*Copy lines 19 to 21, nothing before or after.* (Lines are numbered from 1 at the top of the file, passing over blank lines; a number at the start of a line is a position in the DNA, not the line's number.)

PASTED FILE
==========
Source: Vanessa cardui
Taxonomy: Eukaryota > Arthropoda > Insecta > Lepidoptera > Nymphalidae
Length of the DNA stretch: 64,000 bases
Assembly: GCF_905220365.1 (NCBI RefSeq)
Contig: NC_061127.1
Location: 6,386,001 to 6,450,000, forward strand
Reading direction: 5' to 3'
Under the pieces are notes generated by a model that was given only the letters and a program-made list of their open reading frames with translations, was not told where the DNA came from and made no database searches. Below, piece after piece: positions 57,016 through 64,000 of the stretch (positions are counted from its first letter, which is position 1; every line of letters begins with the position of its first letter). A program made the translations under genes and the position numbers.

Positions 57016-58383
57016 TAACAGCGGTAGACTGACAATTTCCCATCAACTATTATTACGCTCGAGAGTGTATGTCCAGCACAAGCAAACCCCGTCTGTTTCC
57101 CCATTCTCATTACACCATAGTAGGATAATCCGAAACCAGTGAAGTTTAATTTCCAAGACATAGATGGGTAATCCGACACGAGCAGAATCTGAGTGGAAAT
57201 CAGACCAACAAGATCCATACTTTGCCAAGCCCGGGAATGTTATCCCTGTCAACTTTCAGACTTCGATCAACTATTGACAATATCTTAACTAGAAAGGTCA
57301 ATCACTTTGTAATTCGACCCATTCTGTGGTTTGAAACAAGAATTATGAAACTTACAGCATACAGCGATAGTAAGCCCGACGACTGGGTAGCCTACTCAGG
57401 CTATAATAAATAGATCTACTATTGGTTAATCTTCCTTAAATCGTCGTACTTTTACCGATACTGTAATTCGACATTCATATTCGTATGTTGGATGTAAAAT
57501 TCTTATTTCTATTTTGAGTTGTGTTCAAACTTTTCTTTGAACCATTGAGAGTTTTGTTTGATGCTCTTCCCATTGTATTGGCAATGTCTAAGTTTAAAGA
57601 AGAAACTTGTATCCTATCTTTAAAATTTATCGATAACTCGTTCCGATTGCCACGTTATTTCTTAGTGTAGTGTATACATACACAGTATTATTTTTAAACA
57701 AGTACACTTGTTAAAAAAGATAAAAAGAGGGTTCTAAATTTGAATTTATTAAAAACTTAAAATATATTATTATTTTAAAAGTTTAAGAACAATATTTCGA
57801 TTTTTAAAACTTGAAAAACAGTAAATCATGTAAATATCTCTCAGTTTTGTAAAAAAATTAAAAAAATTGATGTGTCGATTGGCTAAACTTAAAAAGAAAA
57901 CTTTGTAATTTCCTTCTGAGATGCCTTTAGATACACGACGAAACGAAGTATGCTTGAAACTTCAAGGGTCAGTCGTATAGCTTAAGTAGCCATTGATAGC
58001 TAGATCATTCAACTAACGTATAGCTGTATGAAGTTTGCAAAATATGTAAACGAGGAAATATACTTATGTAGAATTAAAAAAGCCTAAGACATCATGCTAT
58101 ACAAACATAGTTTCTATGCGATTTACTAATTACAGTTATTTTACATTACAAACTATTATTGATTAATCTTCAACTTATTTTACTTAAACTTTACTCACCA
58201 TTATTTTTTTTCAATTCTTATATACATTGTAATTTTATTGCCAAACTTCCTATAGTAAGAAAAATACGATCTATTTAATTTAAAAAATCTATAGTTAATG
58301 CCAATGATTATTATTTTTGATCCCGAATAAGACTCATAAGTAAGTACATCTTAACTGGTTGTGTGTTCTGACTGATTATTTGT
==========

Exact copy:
57901 CTTTGTAATTTCCTTCTGAGATGCCTTTAGATACACGACGAAACGAAGTATGCTTGAAACTTCAAGGGTCAGTCGTATAGCTTAAGTAGCCATTGATAGC
58001 TAGATCATTCAACTAACGTATAGCTGTATGAAGTTTGCAAAATATGTAAACGAGGAAATATACTTATGTAGAATTAAAAAAGCCTAAGACATCATGCTAT
58101 ACAAACATAGTTTCTATGCGATTTACTAATTACAGTTATTTTACATTACAAACTATTATTGATTAATCTTCAACTTATTTTACTTAAACTTTACTCACCA